President Barack Obama remained on the offensive Tuesday on the pace and shape of legislation reinventing health care, against stiffening opposition from Republicans and growing wariness among rank-and-file congressional Democrats.
Following a recent pattern, harsh public exchanges ricocheted along Pennsylvania Avenue from the White House to the Capitol amid laborious work on the measure that Obama has insisted be put together before Congress leaves in August for its recess — a timetable a House Democratic leader indicated was slipping.
Entering a closed-door Democratic meeting, House Ways and Means Chairman Charles Rangel, D-N.Y., told another lawmaker: "No one wants to tell the Speaker (Nancy Pelosi) that she's moving too fast and they damn sure don't want to tell the president."
Rangel's panel finished its portion of the House bill last week.
Obama stepped once more before the cameras at the White House to say strides have been made. At the same time, he repeated that the sticker shock that critics keep citing will be worse in the absence of an overhaul and exhorted Washington to "insist that this time it will be different."
Obama's challenge was evident, even in his own party.
"Members have concerns, and they're not just Blue Dogs," House Majority Leader Steny Hoyer, D-Md., told reporters, referring to a group of conservative Democrats. "I want to make it very clear that there's progressives, Blue Dogs and everybody in between who have expressed concerns and we're working on that."
Hoyer raised the prospect of delaying passage of a bill after Congress' August recess.
"If we can get to consensus we're going to move. If we can't get to consensus we're going to continue to work on creating consensus," he said.
House Democrats, who face re-election next year, fear voting for a health care bill with tax increases — and no guarantees that the Senate will complete its legislation or any measure will become law.
"The danger is pretty clear," said Rep. Richard Neal, D-Mass.
Republicans hewed to the emerging message: It's too expensive and it's all happening too fast.
Senate Minority Leader Mitch McConnell of Kentucky argued that a rapid-fire approach carries pitfalls similar to ones he said have adversely affected a $787 billion economic stimulus package. "Health care reform is too important to rush through and get wrong," McConnell argued in a floor speech.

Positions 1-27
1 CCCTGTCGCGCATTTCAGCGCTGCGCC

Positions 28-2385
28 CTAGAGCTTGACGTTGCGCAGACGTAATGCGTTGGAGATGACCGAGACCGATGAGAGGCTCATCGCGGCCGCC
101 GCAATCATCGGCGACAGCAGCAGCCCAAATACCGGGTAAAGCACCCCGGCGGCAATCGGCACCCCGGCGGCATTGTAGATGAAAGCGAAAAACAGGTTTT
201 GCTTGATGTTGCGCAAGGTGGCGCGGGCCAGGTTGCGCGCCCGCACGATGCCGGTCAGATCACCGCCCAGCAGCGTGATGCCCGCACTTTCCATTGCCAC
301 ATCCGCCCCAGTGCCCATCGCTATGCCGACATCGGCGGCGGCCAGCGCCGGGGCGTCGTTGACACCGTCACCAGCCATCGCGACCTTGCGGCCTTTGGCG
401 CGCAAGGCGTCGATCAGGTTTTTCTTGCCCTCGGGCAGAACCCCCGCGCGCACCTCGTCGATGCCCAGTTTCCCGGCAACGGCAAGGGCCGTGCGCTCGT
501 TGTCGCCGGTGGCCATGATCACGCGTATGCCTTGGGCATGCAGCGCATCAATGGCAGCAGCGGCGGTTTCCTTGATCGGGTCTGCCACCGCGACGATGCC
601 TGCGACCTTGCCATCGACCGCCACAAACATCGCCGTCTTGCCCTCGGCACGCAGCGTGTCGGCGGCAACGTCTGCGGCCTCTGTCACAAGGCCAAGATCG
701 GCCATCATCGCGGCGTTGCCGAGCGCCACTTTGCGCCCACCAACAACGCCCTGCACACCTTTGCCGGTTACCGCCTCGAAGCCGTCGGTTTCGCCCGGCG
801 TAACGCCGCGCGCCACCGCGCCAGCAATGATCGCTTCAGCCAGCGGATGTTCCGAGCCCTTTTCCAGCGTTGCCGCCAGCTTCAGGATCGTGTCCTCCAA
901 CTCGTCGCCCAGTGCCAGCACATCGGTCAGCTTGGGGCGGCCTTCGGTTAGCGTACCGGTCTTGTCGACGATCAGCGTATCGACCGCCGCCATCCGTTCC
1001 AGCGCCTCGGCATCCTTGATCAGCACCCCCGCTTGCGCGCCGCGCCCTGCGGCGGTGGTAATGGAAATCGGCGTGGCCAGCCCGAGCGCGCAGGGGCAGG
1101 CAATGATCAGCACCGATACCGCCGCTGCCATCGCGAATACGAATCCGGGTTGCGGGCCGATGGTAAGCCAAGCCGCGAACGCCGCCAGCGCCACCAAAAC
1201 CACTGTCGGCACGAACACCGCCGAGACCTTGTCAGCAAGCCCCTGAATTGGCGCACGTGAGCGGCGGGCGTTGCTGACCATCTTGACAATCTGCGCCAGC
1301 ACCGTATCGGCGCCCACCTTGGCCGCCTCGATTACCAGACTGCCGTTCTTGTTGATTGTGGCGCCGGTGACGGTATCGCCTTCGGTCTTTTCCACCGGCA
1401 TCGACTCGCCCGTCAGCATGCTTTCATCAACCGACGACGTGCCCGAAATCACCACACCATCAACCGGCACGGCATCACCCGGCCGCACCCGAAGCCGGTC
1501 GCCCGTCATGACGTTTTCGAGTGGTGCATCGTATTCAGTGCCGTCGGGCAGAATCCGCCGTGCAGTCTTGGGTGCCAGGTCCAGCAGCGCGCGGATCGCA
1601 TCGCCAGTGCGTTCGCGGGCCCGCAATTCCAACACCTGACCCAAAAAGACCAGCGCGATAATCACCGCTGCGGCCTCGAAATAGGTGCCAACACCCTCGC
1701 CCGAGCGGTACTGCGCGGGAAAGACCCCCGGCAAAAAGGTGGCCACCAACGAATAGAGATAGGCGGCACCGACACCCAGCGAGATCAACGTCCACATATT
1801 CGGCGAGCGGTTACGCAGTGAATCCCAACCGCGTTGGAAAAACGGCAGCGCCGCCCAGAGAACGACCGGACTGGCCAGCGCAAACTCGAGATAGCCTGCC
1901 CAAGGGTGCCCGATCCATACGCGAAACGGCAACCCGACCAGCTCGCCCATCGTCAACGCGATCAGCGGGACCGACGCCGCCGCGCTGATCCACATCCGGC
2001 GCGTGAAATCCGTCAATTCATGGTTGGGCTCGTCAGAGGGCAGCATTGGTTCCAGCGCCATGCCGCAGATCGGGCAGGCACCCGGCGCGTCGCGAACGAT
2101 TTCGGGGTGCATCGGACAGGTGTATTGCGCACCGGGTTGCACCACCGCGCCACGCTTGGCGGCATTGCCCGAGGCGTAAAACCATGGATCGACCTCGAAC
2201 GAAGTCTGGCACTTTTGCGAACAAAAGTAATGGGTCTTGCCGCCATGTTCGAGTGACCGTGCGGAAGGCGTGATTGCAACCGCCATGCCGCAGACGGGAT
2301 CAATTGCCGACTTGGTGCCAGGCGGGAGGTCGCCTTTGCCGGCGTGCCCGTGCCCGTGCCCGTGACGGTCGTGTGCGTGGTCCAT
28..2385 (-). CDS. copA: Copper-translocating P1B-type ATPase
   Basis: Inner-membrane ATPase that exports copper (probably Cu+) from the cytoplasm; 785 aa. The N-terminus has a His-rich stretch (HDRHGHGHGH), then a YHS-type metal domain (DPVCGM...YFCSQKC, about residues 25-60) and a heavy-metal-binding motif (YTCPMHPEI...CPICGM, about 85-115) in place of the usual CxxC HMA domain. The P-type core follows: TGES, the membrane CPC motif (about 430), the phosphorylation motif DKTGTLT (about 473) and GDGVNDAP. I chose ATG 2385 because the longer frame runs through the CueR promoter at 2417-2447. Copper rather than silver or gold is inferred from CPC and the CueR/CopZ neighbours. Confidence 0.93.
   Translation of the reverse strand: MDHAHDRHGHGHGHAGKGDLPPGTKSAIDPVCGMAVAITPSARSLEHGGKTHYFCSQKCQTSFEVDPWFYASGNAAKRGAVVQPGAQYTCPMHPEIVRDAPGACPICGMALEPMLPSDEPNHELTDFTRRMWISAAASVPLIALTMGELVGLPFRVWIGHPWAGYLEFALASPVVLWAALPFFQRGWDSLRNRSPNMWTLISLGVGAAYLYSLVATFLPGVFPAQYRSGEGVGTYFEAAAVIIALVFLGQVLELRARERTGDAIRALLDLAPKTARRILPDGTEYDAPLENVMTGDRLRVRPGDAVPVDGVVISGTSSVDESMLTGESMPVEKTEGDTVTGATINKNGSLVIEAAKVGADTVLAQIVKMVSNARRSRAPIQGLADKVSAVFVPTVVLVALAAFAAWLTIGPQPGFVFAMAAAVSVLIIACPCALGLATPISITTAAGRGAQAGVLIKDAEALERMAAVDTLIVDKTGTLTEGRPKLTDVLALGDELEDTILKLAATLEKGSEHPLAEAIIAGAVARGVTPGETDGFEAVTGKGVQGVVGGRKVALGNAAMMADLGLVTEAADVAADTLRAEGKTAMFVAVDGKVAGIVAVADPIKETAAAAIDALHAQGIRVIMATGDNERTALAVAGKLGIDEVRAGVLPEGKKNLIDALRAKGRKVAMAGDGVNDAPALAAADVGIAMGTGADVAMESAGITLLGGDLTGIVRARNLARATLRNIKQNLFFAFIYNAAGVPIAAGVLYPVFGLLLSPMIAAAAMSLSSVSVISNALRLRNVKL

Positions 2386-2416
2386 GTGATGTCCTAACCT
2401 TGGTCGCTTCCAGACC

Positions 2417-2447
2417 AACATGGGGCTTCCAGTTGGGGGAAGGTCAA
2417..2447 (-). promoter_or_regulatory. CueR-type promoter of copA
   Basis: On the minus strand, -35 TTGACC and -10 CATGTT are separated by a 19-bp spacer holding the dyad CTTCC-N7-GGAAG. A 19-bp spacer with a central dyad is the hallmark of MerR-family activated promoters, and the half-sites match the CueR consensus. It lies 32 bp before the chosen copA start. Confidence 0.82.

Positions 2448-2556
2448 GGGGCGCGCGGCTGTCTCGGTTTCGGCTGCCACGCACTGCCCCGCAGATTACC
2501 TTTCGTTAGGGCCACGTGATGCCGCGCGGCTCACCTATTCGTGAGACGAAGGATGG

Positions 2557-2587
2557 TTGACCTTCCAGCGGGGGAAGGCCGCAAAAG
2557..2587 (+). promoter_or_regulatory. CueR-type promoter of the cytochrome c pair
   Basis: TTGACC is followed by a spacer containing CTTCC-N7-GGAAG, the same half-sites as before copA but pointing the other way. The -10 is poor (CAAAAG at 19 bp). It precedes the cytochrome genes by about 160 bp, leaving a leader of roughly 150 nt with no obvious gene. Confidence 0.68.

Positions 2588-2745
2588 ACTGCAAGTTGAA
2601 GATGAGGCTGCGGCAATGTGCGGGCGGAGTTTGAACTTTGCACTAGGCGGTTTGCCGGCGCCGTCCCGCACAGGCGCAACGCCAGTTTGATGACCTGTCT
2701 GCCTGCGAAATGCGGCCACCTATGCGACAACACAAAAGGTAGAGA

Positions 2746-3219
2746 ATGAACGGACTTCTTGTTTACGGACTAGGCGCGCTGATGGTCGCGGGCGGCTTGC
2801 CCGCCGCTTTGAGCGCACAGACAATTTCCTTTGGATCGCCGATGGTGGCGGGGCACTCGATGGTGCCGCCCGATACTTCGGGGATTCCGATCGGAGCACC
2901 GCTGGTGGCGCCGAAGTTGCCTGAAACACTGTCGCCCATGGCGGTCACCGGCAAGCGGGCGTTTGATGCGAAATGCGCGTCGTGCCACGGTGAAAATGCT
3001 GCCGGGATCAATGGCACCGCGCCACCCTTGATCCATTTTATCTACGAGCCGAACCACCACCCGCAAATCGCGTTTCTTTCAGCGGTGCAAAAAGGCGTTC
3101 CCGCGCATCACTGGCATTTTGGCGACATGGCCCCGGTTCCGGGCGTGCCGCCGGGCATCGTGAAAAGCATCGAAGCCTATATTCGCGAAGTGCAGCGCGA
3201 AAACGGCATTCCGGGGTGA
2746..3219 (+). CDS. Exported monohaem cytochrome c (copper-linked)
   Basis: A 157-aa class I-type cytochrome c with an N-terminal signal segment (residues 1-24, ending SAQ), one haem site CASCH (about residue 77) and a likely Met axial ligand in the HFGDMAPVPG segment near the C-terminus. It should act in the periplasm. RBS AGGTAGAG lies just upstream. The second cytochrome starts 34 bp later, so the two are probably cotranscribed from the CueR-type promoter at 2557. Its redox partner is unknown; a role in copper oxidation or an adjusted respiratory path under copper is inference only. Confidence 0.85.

Said Obama: "The American people understand that the status quo is unacceptable."
Beyond the talking points cascading through the capital, Obama met Tuesday with the chairman of the House Energy and Commerce Committee and the moderate to conservative panel Democrats who have balked over the $1.5 trillion, 10-year House bill.
The bill would, for the first time, require all individuals to have health insurance and all employers to provide it. The poor would get subsidies to buy insurance and insurers would be barred from denying coverage based on pre-existing conditions.
The Energy and Commerce Committee is the last of three in the House to write legislation that among other things would spread the health care coverage umbrella over the roughly 50 million people who don't now have that protection.
"They don't care who's up or who's down politically in Washington," the president said. "They care about what's going on in their own lives. They don't care about the latest line of political attack. They care about whether their families will be crushed by rising premiums."
Obama took the unusual step of inviting the director of the nonpartisan Congressional Budget Office to the White House Monday to discuss health care costs. Doug Elmendorf made big news — and dealt a major setback to Obama's push for overhaul — last week when he said that the legislation pending in Congress would not reduce health care costs.
Elmendorf, who held jobs in the Clinton administration, is responsible for giving independent information to lawmakers on Capitol Hill.
At a crucial moment in the health care discussions, Obama's comments Tuesday did not contain new details or arguments. He tried to keep up the momentum by emphasizing the positive — the broad areas of agreement so far — as opposed to the differences and obstacles that threaten to derail or postpone the effort.
He's trying to stay in front of the mounting debate on health care reform by offering statements and doing interviews nearly by the day. He plans a prime-time news conference Wednesday and a town hall in Ohio on Thursday.
Obama remains noncommittal on a surtax to pay for the overhaul, which some experts have said could cost over $1 trillion in the next several years to reconstitute and incorporate some 46 million uninsured into the system. In the NBC interview, he did reiterate his opposition to taxing people's employer-provided health benefits, however.
Obama has said that people making over $250,000 a year should have to pay more, and he defended his insistence on getting a bill from lawmakers before they leave next month.